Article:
One of the great novels of the 20th century, rewarded with a Pulitzer Prize in 1947, All the King’s Men mixed sex, violence and political intrigue with heady speculation about good and evil, history and time, and the natures of God and man. Robert Rossen adapted Robert Penn Warren’s ambitious saga into an acclaimed film that garnered seven Academy Award nominations and three Oscars, including best actor for Broderick Crawford as populist-turned-demagogue Willie Stark, the fictional avatar of flamboyant Louisiana governor (and later U.S. senator) Huey P. Long.

A hard act to follow, even though half a century has passed, but writer and director Steven Zaillian has managed a remake worthy of the original, and little wonder. He had celebrated strategist James Carville, who learned his political skills in Louisiana, as an executive producer, as well as a superb cast featuring Sean Penn as Stark, Jude Law as Jack Burden, the cynical newspaperman who narrates the story, and Anthony Hopkins as Judge Irwin, the compromised idealist. But Zaillian, who won an Oscar for his adaptation of Schindler’s List, deserves highest praise for writing a screenplay that respects Warren’s themes (or those as he could squeeze into two hours) and that captures the feel of his novel.

“One of the difficulties with adapting a book is always its length and detail,” says Zaillian, who economically establishes the gothic style of All the King’s Men in the first frames of the film, training his camera on a bullet-nosed Ford eating up the blacktop (a central image in the book), then on the driver packing a .38 special (he’ll use it), and finally on the travelers’ destination, a decaying mansion draped with moss, that overwrought but always evocative image of the Old South. “It’s a long novel, so you try to somehow maintain the nuances, and not just dwell on the plot, because oftentimes, that’s what makes a book great.”

The plot poses challenges enough, interweaving multiple storylines involving past sins that bubble up from the murky bayou. Stark acts out his own Greek tragedy, but he also sets in motion a series of melodramas involving dark family secrets, jealous lovers and misguided revenge. The characters pause to debate philosophy—chiefly, whether benevolent ends justify crooked means—but they expend more passion on their private longings, regrets and injuries. All the King’s Men is as much an old-fashioned potboiler as it is a political morality tale.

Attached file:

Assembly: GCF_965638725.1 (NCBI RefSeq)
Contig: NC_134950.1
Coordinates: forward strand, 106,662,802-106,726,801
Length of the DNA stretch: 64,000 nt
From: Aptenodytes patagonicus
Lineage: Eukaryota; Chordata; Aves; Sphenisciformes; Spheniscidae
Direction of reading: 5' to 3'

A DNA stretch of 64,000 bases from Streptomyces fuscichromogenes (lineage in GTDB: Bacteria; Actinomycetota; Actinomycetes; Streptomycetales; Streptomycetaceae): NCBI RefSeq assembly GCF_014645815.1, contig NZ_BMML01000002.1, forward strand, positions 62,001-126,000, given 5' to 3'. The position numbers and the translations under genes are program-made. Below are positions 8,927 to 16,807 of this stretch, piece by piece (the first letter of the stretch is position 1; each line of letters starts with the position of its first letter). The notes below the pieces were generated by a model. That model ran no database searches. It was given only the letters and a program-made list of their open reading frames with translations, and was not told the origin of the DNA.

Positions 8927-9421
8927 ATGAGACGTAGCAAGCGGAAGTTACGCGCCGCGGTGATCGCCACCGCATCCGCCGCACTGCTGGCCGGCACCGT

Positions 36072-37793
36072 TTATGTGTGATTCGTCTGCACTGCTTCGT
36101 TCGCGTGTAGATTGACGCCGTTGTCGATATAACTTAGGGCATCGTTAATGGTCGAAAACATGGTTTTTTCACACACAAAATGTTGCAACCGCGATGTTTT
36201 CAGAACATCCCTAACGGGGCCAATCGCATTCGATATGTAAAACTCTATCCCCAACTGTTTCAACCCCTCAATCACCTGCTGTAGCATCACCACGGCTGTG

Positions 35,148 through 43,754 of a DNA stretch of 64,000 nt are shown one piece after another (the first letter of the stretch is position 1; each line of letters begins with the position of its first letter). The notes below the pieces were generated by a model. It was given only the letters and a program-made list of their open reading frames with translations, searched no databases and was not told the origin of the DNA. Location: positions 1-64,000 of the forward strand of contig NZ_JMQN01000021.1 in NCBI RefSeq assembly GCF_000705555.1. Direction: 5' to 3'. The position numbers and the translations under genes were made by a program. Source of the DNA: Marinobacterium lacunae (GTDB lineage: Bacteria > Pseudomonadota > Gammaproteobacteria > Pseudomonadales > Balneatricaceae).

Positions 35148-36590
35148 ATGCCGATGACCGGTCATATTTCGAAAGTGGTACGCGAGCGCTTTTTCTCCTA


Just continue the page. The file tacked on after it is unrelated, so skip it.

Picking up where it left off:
Still, bigger-than-life Willie Stark, the self-described hick who rides scandal straight into the statehouse, remains the center of the film. If Broderick had the advantage of resembling Long, Penn puts his trademark sneer (as well as his boyish charm) to good use evoking the Kingfish. He gets methody in the oratorical scenes, especially those filmed at night in front of the actual art-deco capitol in Baton Rouge, flailing his arms and twisting his torso like Joe Cocker (choices he might not have made had he put on 60 pounds for the role). On the other hand, he affects a believable accent and delivers Warren’s biblical dialogue (worked into the script) with Southern grace. “Jack, there’s sumtin’ on e’vrybody,” he tells Burden, rolling the marbles in his mouth. “Man is conceived in sin and born in corruption. He passes from the stink of the didie to the stench of the shroud.”

Jude Law is even better as Burden; one could argue he steals the movie from Penn except that his character is the real protagonist anyway. Suffering, as his surname suggests, under the weight of the past, that of his family as well as his culture, he is paralyzed by irony and paradox. Law lets us see and hear Burden’s ennui—his impotence—with his posture and his drawl. His failure to act or, rather, his uncanny ability to make the wrong decisions when he does act, is the true tragedy of All the King’s Men.

Kate Winslet and Mark Ruffalo prove adequate as Anne and Adam Stanton, Burden’s sibling friends who get caught in Stark’s web, but they have little purpose in the remake other than to move the plot forward. James Gandolfini is more amusing than menacing as Tiny Duffy, Stark’s sometime nemesis, playing against type. Patricia Clarkson gives a low-key but convincing performance as Sadie Burke, Stark’s political operative and mistress, the role that won newcomer Mercedes McCambridge an Oscar in 1949. Hopkins doesn’t bother with an accent as Judge Irwin, but he looks the part of an aging Southern gentleman whose noble bearing hides terrible truths.

Zaillian moves the film’s time frame forward into the '50s, two decades after Long shuffled off this mortal coil, but the production design, perhaps hoping to evoke Depression-era poverty, feels like the '40s and '30s. This All the King’s Men exists in a time warp, a cinematic world that that owes something to Ford’s Grapes of Wrath, Kazan’s Streetcar Named Desire and Rossen’s original. Warren would have approved, for he was less interested in recreating a specific time and place than he was in understanding human nature.